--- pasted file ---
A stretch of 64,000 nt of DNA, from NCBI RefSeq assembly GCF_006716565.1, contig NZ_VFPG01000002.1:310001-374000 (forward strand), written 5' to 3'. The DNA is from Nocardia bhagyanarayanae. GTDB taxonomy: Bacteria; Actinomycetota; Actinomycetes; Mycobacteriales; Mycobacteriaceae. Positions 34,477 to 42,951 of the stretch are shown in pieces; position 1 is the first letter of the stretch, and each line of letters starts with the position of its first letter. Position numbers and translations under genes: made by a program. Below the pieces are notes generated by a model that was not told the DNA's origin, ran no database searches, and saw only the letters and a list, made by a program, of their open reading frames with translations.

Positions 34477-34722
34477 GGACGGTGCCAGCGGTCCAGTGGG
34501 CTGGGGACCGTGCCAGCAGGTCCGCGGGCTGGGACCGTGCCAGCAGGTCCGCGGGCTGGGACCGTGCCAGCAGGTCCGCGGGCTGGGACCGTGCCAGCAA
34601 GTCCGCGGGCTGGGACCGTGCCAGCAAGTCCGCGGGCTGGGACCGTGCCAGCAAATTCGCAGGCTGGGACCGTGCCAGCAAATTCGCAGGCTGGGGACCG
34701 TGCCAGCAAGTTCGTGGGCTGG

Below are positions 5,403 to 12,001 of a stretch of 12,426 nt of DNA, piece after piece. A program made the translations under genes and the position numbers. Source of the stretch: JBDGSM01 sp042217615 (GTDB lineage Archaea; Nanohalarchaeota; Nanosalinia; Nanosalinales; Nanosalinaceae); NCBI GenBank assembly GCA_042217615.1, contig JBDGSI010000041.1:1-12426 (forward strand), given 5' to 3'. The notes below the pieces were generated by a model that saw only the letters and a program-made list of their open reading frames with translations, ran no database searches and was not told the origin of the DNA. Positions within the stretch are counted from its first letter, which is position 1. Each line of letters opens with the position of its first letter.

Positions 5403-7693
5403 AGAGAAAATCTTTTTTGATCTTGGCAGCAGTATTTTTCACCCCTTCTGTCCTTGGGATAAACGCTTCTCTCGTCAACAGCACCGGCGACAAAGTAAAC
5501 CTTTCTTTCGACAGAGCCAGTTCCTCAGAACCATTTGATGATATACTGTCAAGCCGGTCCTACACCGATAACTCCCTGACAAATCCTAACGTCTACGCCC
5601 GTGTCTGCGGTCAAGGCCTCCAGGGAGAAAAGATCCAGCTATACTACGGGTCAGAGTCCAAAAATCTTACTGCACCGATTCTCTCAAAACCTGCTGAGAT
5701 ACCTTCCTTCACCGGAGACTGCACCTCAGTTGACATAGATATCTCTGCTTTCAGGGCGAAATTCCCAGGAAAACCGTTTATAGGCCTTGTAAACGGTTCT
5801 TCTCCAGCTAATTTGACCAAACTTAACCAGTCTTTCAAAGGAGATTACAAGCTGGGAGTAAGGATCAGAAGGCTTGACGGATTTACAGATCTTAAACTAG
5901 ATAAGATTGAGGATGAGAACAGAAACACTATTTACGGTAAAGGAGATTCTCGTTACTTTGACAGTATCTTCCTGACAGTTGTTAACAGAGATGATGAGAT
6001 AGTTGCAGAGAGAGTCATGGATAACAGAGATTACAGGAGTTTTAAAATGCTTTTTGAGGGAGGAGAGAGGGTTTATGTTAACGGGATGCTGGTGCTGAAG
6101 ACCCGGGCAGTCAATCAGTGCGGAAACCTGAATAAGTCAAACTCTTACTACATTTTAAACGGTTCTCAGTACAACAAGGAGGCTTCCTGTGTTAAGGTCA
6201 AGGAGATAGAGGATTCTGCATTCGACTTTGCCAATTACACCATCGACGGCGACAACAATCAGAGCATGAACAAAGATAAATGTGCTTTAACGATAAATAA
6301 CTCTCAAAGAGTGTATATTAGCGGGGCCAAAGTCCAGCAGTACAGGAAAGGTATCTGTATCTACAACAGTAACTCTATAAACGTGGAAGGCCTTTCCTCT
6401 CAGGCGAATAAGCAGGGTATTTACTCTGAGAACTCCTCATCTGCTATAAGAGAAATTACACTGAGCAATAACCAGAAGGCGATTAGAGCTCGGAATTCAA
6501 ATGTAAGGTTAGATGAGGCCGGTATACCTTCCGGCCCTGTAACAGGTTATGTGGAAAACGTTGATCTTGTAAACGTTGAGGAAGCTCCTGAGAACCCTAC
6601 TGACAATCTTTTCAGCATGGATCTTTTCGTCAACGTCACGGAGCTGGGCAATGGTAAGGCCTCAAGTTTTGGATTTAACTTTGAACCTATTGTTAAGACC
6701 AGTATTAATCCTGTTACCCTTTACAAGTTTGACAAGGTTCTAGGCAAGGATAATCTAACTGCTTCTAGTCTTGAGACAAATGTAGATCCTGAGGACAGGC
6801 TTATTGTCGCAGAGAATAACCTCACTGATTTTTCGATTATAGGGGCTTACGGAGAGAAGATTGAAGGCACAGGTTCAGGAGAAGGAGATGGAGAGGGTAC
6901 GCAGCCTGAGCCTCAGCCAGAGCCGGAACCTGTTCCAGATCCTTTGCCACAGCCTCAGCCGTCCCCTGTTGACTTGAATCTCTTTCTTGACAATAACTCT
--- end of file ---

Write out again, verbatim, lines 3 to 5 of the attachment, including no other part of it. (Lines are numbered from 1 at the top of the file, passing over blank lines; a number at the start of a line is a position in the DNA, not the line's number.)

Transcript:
34477 GGACGGTGCCAGCGGTCCAGTGGG
34501 CTGGGGACCGTGCCAGCAGGTCCGCGGGCTGGGACCGTGCCAGCAGGTCCGCGGGCTGGGACCGTGCCAGCAGGTCCGCGGGCTGGGACCGTGCCAGCAA
34601 GTCCGCGGGCTGGGACCGTGCCAGCAAGTCCGCGGGCTGGGACCGTGCCAGCAAATTCGCAGGCTGGGACCGTGCCAGCAAATTCGCAGGCTGGGGACCG